I will only make one observation upon the Tribunal. I have not the slightest intention of throwing the remotest doubt upon the motives which have actuated the members of the Tribunal in the Reports that they have made. I do think, in a case of this character, sneaking for myself, that I would have preferred that a Tribunal appointed for a purpose of this kind, to inquire into questions of fact and to come to a conclusion upon them, should be a Tribunal which really had nothing whatever to do with political Parties. I do not for a moment suggest that it is because of difference of political views that the Commissioners have differed. On the contrary, I happen to know all the members of the Commission, and certainly Mr. Lees-Smith, who was at one time a colleague of my own in the House of Commons, was, I am sure, actuated by nothing but the highest motives, and has done what he considers, and what I think must be regarded on all sides, however much one may differ—if one differs—from his conclusions, a public service in expressing his opinion, and in not fearing to express it, notwithstanding that he was in the minority. As a member of the Tribunal it was his duty to do so. The only reason why I refer to political Parties, is this. I am not suggesting it, but there are some people who think that if he had belonged to another Party he might have taken another view. I am perfectly certain that that is not correct. My only object in making this reference is to give effect to the opinion that I hold, having studied the Report very carefully, that, although I do not myself accept the Minority Report, I nevertheless am quite convinced that not only was Mr. Lees-Smith stating what he honestly thought, regardless of any political conviction he might hold, but it was his duty, and it was a public service, that he should state the conclusions that he reached.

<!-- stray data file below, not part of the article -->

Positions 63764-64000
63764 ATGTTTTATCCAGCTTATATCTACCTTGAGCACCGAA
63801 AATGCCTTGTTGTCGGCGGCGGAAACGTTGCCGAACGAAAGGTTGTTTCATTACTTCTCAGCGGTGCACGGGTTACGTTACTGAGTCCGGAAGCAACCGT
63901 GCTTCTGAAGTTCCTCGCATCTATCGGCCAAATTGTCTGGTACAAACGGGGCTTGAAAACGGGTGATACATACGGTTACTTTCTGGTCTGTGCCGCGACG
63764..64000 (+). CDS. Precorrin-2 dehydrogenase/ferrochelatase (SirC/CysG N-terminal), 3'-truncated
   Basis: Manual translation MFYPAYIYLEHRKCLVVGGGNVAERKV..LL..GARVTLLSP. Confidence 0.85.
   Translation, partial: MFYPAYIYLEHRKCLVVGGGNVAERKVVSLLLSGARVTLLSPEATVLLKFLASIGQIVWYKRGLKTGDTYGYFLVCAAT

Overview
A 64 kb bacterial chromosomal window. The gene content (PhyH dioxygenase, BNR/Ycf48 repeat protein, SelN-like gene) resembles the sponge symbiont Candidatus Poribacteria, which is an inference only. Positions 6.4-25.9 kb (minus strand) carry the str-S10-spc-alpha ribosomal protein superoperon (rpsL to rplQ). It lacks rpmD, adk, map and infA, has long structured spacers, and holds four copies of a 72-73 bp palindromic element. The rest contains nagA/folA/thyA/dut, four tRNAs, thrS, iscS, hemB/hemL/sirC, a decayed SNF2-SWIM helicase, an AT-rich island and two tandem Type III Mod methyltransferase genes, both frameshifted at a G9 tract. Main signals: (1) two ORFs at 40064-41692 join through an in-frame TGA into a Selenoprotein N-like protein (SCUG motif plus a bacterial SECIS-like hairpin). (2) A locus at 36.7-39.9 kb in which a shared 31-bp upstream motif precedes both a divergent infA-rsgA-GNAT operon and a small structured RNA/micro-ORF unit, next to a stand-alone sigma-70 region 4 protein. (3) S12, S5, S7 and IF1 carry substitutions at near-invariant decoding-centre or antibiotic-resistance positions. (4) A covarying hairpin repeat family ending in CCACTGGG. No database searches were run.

That does not for one moment mean that one must accept them. The difference of opinion which resulted in two separate Reports being presented is a thing not unknown on the Judicial Bench. Judges who have heard cases differ among themselves, and it is therefore the less to be wondered at that, in the special conditions of this case, there should have been a difference of opinion. But how are you to arrive at a conclusion, and what is the conclusion you must accept? Are we, after a Tribunal of this kind has sat and heard the evidence and expressed its view, to adopt the views of one member as against the majority? For my own part I say without hesitation that I would, in a case of this character, pin my faith to the opinion expressed in the main by the President of the Tribunal, who happens to have been—and was no doubt selected because he had been—a Judge, and a Lord Justice of Appeal, who was known throughout his career at the Bar to be as fair-minded an advocate as you could possibly get, and who on the Bench gave examples daily of judicial fairness and balance.